Because of this politicization, Cook says it's difficult for students drawn to Middle East Studies who reject the Saidian approach to "develop the thick skin that they need in order to weather all the way through it." Nevertheless, he wants to "make a plea for people to do just that." "I can't say that it's an easy thing to want to do," he adds, because "you have to go through a lot of insults, a lot of times you have to swallow your tongue" and develop "very thick skin."
But "the only way to recover the profession is for people" to "weather the storm and to come out on the other side." And despite all the drawbacks, "this is still an incredibly rewarding field," Cooks says; "I have no regrets."
Cook said the Middle East studies programs that are more likely to produce a student that can "come out as a reasonable person" are the "traditional" programs at the University of Chicago and Princeton. On the other hand, Cook said "I can't say that I would even look at somebody coming out of Columbia; it's over." Asked about Georgetown University, he said some faculty there "revile my name." Taking it all in stride, he quipped "I don't have any major problems with it."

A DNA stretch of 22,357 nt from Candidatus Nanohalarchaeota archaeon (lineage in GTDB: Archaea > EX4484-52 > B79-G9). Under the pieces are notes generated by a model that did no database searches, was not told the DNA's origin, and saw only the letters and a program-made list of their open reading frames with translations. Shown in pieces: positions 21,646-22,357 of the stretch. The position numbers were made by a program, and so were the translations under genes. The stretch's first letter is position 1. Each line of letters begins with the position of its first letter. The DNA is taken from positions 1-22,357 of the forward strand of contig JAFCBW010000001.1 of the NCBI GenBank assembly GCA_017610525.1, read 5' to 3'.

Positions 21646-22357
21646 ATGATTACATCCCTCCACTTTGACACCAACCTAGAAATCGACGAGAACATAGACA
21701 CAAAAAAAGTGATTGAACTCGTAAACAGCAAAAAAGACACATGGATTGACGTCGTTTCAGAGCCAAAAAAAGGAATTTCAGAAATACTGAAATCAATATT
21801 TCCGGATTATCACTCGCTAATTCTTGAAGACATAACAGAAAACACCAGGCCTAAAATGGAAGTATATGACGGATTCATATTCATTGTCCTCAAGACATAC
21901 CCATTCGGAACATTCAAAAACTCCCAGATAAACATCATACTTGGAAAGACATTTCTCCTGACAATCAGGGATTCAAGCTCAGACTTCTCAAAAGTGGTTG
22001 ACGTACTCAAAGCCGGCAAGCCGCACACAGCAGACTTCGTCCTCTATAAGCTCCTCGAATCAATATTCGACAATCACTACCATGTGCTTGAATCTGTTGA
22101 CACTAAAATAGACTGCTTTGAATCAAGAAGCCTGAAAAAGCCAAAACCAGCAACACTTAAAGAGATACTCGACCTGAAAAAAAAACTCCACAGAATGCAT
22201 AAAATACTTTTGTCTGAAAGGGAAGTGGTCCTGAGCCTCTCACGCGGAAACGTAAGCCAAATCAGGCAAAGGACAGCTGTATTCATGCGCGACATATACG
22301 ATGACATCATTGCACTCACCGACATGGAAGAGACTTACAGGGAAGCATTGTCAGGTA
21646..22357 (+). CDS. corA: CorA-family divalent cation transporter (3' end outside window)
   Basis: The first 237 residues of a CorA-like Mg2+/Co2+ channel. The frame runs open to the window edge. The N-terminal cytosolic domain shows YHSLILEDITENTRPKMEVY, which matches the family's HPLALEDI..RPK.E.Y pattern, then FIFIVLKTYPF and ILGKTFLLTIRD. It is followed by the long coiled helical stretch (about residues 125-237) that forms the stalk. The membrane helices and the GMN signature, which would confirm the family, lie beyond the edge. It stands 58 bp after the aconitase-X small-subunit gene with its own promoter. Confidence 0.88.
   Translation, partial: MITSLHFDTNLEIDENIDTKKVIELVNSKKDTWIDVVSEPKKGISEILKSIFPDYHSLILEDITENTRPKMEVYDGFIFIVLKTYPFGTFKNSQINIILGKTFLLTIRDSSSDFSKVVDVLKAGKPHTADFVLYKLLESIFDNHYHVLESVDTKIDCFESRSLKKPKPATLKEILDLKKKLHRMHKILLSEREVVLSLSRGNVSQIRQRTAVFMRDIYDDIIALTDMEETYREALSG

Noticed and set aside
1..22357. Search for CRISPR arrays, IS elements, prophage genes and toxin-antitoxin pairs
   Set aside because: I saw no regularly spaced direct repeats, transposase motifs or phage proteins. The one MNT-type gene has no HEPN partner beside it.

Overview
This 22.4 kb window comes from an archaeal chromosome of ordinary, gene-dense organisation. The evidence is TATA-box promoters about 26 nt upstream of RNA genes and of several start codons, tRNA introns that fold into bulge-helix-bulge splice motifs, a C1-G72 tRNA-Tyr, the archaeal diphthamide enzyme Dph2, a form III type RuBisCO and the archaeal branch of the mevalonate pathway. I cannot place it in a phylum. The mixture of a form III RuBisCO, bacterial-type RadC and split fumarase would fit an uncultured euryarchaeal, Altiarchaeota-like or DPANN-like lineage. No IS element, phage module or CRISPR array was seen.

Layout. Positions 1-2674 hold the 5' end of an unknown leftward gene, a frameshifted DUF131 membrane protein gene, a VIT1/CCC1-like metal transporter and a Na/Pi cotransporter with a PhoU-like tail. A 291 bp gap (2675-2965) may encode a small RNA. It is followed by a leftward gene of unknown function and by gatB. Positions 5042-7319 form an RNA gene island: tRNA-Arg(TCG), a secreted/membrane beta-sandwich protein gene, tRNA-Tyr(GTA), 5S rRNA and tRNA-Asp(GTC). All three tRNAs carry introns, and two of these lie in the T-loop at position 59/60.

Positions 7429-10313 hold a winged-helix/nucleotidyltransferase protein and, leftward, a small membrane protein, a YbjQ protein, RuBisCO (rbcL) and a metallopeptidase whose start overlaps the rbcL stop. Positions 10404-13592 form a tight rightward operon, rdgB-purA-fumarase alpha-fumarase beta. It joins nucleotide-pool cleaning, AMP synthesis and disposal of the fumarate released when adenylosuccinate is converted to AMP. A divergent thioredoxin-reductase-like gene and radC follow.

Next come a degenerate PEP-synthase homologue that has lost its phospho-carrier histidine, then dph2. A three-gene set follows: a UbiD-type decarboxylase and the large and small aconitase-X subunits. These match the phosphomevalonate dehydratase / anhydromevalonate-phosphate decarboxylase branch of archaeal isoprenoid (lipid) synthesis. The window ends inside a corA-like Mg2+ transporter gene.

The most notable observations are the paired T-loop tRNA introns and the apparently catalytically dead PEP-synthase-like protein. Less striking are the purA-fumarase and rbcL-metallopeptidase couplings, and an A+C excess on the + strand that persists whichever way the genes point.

Cook: professors who are "inquisitorial" in their disagreements with others are impossible to deal with.
Cook said Middle East studies has changed in the last three to four decades and is now at a "low point," but he maintains it is not "immutable" and can be improved in the future. He distinguishes professors who are on the "other side" politically from the "inquisitorial other side." "It's the people that are inquisitorial that I really cannot deal with," he says. They are oppositional and "there's no way you're ever going to win [them] over."